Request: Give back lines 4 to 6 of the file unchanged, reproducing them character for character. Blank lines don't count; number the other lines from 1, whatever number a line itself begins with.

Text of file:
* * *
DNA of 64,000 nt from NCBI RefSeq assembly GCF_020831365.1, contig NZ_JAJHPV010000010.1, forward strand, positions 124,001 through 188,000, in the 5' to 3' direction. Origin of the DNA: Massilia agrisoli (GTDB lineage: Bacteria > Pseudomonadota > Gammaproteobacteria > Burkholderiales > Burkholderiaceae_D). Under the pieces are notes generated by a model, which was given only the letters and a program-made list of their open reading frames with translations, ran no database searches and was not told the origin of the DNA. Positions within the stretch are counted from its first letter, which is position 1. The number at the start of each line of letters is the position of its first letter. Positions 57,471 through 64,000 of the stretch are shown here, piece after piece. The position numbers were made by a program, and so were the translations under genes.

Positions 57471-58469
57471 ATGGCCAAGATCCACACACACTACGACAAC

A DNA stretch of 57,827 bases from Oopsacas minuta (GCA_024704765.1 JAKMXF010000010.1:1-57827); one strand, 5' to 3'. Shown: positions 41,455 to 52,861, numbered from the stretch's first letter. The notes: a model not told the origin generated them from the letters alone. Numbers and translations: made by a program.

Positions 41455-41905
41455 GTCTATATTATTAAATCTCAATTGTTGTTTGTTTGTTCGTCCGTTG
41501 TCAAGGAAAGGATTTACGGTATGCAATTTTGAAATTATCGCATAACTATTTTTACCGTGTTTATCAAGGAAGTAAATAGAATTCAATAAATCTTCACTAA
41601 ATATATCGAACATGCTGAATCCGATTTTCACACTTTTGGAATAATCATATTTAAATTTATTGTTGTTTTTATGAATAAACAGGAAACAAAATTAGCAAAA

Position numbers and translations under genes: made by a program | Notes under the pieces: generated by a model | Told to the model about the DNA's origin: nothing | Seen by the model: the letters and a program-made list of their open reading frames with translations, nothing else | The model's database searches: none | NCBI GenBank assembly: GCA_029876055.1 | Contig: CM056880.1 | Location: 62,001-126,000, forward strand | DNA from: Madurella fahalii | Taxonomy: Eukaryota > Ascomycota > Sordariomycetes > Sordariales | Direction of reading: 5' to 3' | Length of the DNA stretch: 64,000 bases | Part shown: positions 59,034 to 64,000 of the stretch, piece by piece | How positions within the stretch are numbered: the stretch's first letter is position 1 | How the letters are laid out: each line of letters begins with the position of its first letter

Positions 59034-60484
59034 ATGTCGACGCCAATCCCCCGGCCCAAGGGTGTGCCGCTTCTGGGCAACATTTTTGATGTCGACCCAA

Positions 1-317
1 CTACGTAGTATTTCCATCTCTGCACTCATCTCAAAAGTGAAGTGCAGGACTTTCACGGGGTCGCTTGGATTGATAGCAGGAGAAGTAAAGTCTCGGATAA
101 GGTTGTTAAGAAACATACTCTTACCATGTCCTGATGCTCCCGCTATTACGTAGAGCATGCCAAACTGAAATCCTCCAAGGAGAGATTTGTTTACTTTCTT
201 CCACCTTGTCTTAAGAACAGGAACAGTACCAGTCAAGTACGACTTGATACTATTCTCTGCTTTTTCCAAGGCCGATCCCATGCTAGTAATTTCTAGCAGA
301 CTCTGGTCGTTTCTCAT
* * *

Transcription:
A DNA stretch of 57,827 bases from Oopsacas minuta (GCA_024704765.1 JAKMXF010000010.1:1-57827); one strand, 5' to 3'. Shown: positions 41,455 to 52,861, numbered from the stretch's first letter. The notes: a model not told the origin generated them from the letters alone. Numbers and translations: made by a program.

Positions 41455-41905
41455 GTCTATATTATTAAATCTCAATTGTTGTTTGTTTGTTCGTCCGTTG